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Revenge or Stupidity? - Views on News from Equitymaster
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  • Mar 30, 2001

    Revenge or Stupidity?

    A March 29th headline in the internet version of the Economic Times reads: “Government claims evidence of short-selling by bears” and the article goes on to describe how the recent raids on a few prominent bears (presumably acting as a cartel) acted on “inside information” and took advantage of the market downturn to make money. The “inside information” being referred to here is not specific news of about a company but, rather, (and here I quote) “The investigators are looking for evidence that could prove that a group of brokers made speculative sales of shares in the market at high prices in the euphoria after the Budget and then capitalised on the subsequent payments and political crisis to cover up their speculative positions, making huge gains in the process at the cost of small investors.”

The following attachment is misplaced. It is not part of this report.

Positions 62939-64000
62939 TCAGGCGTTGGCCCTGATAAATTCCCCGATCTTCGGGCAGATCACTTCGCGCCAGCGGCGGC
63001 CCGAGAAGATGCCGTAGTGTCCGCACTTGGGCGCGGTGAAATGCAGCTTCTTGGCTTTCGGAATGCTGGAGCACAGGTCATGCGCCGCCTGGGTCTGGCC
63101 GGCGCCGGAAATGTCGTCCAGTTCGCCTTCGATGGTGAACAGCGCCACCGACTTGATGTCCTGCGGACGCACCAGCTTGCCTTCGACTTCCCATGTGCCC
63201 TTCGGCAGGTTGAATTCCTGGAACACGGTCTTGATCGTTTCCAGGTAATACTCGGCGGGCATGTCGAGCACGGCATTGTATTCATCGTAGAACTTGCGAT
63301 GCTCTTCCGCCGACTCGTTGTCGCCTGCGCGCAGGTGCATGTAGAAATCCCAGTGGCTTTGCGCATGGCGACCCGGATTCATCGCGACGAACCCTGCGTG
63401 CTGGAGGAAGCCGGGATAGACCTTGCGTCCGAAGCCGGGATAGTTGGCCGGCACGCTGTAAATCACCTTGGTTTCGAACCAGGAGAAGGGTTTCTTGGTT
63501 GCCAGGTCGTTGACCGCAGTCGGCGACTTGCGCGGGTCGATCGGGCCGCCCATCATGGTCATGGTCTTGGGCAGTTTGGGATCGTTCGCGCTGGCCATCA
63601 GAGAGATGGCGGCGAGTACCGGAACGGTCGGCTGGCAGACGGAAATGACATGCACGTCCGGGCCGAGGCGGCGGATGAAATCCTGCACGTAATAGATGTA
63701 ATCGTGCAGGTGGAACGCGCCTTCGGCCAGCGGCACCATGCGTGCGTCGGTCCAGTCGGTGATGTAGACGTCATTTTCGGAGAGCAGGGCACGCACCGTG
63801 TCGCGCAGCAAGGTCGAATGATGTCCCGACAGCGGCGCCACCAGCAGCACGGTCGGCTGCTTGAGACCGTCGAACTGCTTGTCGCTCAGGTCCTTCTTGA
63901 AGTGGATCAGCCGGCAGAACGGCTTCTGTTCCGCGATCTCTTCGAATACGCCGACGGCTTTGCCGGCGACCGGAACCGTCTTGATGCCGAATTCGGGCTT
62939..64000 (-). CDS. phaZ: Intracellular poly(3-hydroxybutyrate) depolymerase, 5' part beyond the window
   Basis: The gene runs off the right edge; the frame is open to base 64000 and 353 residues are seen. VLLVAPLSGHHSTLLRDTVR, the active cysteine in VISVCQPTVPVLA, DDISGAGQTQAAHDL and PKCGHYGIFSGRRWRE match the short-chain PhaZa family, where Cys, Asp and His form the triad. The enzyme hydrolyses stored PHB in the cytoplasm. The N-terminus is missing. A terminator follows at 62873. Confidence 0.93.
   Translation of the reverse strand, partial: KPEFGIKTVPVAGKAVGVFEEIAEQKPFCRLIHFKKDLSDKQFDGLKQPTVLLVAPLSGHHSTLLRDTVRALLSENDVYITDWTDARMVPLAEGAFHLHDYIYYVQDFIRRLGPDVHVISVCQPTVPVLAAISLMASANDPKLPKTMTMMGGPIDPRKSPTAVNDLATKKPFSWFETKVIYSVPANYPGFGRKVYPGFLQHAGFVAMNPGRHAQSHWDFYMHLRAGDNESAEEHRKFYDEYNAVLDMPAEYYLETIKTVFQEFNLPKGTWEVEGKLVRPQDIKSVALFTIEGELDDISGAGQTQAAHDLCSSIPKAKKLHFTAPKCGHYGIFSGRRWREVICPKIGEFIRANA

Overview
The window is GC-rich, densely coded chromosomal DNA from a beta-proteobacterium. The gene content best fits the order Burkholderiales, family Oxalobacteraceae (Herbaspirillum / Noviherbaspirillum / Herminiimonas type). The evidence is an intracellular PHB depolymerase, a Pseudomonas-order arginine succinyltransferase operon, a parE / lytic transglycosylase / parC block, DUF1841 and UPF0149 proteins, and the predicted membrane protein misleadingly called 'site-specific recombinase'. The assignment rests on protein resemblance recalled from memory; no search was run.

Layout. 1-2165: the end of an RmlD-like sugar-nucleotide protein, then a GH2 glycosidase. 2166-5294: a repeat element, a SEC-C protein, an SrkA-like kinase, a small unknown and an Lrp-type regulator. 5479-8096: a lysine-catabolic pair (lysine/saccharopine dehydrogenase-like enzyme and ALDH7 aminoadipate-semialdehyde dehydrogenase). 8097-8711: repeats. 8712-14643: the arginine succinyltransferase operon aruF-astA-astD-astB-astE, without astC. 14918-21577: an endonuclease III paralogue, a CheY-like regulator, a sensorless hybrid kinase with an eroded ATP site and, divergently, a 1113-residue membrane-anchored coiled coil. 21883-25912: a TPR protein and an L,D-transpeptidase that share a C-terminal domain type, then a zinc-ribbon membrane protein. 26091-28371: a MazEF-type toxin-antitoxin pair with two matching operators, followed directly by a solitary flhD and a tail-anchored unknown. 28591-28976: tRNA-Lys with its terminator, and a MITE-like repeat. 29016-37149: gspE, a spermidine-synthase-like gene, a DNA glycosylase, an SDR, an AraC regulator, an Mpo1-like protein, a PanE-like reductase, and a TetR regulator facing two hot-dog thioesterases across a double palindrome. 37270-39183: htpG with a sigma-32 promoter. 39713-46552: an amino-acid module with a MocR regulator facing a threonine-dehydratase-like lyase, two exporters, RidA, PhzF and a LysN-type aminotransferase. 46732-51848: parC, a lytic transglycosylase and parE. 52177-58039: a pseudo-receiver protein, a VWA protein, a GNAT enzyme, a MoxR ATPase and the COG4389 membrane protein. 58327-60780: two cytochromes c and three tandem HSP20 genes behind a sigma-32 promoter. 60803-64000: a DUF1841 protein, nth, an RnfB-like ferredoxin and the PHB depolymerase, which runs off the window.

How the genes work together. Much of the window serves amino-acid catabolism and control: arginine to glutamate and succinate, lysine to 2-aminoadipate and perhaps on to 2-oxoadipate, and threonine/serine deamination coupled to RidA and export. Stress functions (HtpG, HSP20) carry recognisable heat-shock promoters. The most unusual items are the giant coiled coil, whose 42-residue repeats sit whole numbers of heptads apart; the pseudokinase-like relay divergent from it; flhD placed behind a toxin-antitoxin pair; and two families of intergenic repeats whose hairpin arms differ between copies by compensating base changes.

I could die with laughter at the stupidity of this statement but, first, lets analyse this statement carried by the Economic Times so that we can all laugh together and enjoy atleast a few moment of respite from an otherwise brutal stock market (or cry at the fact that we have such intelligent people running our country!).

    “The investigators are looking for evidence”….. Great, that is the job of any investigator, no problems with that.